"Grief is not straightforward, and, like adults, it can affect children in different ways on different days. It can be useful to be aware of this so youíre prepared for sudden changes in mood. It may also be helpful to remind yourself that expressions of anger, frustration, or resentment may not be about you!  If you and you partner feel empowered to share when youíre having a bad day or are feeling more affected by things than usual, youíll be showing the children that itís okay for them to do the same."

Swapping stories

"Another thing that can be helpful is getting support from others who are in the same position as you. Whether thatís at a bereavement support group, on an online forum, or somewhere else, this can be a good way to get reassurance that youíre doing okay as a new partner, as well as new ideas for things to try."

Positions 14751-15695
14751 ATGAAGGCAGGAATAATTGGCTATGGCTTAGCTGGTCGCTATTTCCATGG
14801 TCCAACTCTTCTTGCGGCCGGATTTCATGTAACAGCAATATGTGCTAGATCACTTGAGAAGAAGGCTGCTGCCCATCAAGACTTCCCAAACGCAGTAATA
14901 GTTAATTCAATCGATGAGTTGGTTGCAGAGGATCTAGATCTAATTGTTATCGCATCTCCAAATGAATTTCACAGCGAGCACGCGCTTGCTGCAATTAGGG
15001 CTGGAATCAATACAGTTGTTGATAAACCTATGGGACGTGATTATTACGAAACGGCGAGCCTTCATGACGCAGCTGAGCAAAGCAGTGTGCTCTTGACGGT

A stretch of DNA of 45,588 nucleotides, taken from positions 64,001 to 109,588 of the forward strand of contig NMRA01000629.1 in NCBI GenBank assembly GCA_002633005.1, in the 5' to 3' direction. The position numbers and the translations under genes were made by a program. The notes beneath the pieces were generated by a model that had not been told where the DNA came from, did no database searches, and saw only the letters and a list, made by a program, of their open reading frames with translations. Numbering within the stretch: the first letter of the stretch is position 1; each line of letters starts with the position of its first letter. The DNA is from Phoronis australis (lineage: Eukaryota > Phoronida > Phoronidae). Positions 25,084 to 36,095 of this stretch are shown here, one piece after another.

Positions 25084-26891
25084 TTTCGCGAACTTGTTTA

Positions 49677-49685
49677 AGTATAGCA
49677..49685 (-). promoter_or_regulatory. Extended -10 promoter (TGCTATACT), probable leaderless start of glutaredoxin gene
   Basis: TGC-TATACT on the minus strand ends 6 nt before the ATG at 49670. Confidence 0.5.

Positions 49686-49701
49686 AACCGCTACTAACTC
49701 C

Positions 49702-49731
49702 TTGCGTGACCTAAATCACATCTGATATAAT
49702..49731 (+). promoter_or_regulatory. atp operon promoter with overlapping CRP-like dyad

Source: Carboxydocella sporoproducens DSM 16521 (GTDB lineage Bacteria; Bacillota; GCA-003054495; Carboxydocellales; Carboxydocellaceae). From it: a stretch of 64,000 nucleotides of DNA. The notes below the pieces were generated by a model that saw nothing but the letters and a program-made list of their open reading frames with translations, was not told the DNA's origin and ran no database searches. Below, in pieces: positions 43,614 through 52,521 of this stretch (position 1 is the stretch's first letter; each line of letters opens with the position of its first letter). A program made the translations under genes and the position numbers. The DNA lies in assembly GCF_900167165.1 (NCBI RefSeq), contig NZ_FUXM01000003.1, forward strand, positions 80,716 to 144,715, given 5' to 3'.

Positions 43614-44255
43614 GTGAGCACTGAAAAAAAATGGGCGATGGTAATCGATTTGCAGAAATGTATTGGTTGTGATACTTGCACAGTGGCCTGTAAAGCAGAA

Find more information about supporting a child who is grieving including talking to children about death, questions children may ask, and see a list of books for and about grieving children.

If you want to talk to someone following a bereavement, weíre here for you. Call us on 0800 090 2309 for free bereavement support.

Lost Soul

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I can believe that stepparents have to learn how to fit in and find their role, it's hard enough if they marry a divorced person but the death of a parent is harder.